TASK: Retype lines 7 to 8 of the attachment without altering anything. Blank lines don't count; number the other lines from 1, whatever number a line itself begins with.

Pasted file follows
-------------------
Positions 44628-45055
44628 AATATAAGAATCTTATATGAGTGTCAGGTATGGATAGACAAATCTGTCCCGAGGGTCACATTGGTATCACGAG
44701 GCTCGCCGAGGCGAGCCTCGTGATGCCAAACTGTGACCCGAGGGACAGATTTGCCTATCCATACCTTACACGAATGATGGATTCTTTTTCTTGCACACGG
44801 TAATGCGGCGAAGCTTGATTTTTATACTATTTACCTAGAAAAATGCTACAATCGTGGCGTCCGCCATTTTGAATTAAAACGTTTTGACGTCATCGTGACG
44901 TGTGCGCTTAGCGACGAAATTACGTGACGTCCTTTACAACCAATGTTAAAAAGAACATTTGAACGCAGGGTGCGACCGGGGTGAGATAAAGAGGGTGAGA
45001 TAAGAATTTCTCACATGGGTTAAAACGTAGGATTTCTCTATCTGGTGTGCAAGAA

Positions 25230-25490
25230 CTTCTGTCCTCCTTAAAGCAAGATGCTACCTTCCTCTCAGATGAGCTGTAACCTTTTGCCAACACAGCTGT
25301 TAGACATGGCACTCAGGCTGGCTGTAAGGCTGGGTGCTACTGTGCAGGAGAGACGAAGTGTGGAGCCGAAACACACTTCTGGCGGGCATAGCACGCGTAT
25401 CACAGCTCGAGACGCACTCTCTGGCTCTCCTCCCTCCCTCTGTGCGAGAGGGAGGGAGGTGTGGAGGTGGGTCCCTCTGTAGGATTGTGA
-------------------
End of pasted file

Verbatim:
Positions 25230-25490
25230 CTTCTGTCCTCCTTAAAGCAAGATGCTACCTTCCTCTCAGATGAGCTGTAACCTTTTGCCAACACAGCTGT